I recently managed to score a 3″ B&W portable TV on eBay, a Panasonic TR-3000G. As these old units are now useless, thanks to the switch off of analogue TV signalling, I figured I could find a composite signal internally & drive the CRT with an external source.
Here’s the TV in it’s native state. Running from 9v DC, or 6 D size cells. I’m guessing from somewhere around the 1970’s. Here is the CRT & associated drive circuitry, removed from the casing:
After dissecting the loom wiring between the CRT board & the RF/tuner board, I figured out I had to short out Pins 1,2 & 5 on the H header to get the CRT to operate straight from the power switch. This board also generates the required voltages & signals to drive the RF tuner section. I have removed the loom from this, as the PCB operates fine without. It doesn’t seem to be fussy about power input either: it’s specified at 9v, but seems to operate fine between 7.5v & 14.5v DC without issue.
Tracing the wiring from the tuner PCB revealed a length of coax snaking off to the section marked Video/Sync. I successfully found the composite input!
A quick bit of wiring to a Raspberry Pi, & we have stable video! For such an old unit, the picture quality is brilliant, very sharp focus.
Closeup of the CRT itself. I haven’t been able to find much data on this unit, but I’m guessing it’s similar to many commercial viewfinder CRTs.
Amazingly, there isn’t a single IC in the video circuitry, it’s all discrete components. This probably accounts for the large overall size of the control PCB. Viewfinder CRTs from a few years later on are usually driven with a single IC & a few passives that provide all the same functions.
Here is the project I’m currently working on. A completely wearable computing platform based on the Raspberry Pi & the WiFi Pineapple.
Above can be seen the general overview of the current unit.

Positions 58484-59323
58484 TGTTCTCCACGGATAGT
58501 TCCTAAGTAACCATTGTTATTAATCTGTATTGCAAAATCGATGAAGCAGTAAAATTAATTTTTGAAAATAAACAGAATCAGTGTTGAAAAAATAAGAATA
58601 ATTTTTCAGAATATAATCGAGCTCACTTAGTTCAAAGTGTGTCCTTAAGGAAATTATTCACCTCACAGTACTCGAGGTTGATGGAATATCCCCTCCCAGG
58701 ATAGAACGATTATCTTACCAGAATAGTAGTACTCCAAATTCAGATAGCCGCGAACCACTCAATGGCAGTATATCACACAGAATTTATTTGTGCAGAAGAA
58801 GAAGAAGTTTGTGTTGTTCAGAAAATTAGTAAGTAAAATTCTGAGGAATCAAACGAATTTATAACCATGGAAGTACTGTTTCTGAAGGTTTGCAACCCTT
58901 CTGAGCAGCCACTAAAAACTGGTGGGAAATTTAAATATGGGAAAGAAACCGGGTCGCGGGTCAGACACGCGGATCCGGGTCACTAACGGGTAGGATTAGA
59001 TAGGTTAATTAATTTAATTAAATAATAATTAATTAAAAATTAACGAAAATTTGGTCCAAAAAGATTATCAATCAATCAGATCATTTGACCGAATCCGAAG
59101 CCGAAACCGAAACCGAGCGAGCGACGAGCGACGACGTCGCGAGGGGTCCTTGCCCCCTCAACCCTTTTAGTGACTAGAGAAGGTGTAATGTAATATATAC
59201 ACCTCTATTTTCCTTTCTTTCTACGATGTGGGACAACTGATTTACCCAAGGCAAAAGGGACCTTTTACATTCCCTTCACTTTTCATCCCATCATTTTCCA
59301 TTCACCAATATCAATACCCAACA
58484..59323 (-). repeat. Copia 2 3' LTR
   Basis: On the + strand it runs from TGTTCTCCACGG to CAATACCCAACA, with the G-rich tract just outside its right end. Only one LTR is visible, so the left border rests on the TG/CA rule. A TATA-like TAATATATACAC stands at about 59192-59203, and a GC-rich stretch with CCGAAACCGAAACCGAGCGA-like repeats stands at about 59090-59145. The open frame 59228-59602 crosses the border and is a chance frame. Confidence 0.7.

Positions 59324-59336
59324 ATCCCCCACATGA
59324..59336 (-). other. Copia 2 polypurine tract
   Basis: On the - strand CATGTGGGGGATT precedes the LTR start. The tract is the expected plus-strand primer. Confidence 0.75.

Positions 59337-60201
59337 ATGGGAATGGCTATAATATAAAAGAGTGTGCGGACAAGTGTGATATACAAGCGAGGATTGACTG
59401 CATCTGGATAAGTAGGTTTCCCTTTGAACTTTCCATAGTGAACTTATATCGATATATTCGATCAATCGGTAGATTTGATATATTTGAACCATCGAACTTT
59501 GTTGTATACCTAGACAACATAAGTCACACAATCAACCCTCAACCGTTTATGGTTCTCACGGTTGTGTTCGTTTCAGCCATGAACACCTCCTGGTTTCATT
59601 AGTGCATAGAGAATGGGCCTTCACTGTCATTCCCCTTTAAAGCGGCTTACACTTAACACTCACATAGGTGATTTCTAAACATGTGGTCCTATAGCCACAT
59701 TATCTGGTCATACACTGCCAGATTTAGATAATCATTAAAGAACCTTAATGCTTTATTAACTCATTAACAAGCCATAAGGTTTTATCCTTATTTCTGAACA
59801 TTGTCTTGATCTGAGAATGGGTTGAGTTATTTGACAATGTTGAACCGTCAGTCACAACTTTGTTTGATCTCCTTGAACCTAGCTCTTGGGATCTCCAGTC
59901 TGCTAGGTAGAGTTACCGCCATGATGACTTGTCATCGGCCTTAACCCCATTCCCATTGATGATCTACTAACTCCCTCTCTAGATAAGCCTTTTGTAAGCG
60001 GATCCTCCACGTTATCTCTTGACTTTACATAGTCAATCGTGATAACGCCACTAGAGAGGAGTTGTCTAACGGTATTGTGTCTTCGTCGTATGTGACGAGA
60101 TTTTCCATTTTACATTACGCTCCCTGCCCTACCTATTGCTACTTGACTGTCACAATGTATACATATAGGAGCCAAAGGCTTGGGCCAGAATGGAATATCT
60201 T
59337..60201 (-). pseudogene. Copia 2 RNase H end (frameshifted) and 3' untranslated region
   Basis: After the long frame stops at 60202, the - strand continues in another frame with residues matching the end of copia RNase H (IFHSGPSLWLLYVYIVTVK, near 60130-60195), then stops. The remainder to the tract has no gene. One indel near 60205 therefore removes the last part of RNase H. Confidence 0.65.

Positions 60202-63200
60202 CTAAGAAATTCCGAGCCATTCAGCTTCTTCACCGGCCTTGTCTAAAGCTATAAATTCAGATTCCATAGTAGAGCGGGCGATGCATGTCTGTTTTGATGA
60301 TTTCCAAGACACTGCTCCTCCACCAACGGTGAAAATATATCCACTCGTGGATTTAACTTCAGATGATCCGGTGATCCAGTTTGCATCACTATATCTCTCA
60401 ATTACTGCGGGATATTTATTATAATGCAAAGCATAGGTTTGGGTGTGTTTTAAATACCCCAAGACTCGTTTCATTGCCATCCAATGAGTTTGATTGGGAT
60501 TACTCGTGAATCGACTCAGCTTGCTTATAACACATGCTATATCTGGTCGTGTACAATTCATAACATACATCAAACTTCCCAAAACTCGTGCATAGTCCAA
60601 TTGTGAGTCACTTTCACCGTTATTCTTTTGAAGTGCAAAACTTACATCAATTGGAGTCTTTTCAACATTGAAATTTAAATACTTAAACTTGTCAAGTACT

On the left:
Alfa AWUS036NHA USB High Power WiFi Network Interface
512MB Model B Raspberry Pi, 16GB SD card, running Raspbian & LXDE Desktop. Overclocked to 1GHz.
On the right:
WiFi Pineapple router board
USB 3G card.
The WiFi, Pineapple & 3G all have external antenna connections for a better signal & the whole unit locks onto the belt with a pair of clips.
The Raspberry Pi is using the composite video output to the 7″ LCD I am using, running at a resolution of 640×480. This gives a decent amount of desktop space while retaining readability of the display.
The case itself is a Pelican 1050 hard case, with it’s rubber lining removed. The belt clips are also a custom addition.
Here are the connections to the main unit, on the left is the main power connector, supplying +5v & +12v DC. The plug on the right is an 8-pin connection that carries two channels of video, mono audio & +12v power to the display.
Currently the only antenna fitted is the 3G.
Closeup of the connections for power, audio & video. The toggle switch is redundant & will soon be replaced with a 3.5mm stereo jack for headphones, as an alternative to the mono audio built into the display.
Current state of test. Here the unit is running, provided with an internet connection through the Pineapple’s 3G radio, funneled into the Pi via it’s ethernet connection.
Running on a car reversing camera monitor at 640×480 resolution. This works fairly well for the size of the monitor & the text is still large enough to be readable.
Stay tuned for Part 2 where I will build the power supply unit.
Here are the viewfinder electronics from a 1984 Hitachi VHS Movie VM-1200E Camcorder. These small CRT based displays accept composite video as input, plus 5-12v DC for power.
Here is the front face of the CRT, diameter is 0.5″.
Closeup view of the PCB, there are several adjustments & a pair of connectors. Socket in the upper left corner is the power/video input. Pinout is as follows:
Brown – GND
Red – Video Input
Orange – +12v DC
Yellow – Record LED
The potentiometers on the PCB from left:
PCB Part Number reads: EM6-PCB
This unit utilises the BA7125L deflection IC.
Reverse side of the PCB, very few SMT components on this board.
Here is an overall view of the CRT assembly with scan coils. Tube model is NEC C1M52P45.
Closeup view of the CRT neck, showing the electron gun assembly.
The old CCTV camera used to feed a composite signal to the CRT board. Sanyo VCC-ZM300P.
Connections at the back of the camera. Red & Black pair of wires lead to 12v power supply, Green & Black pair lead to the CRT board’s power pins. Seperate green wire is pushed into the BNC video connector for the video feed. video ground is provided by the PSU’s ground connection.
Finally the connections at the CRT drive board, left to right, +12v, Video, GND.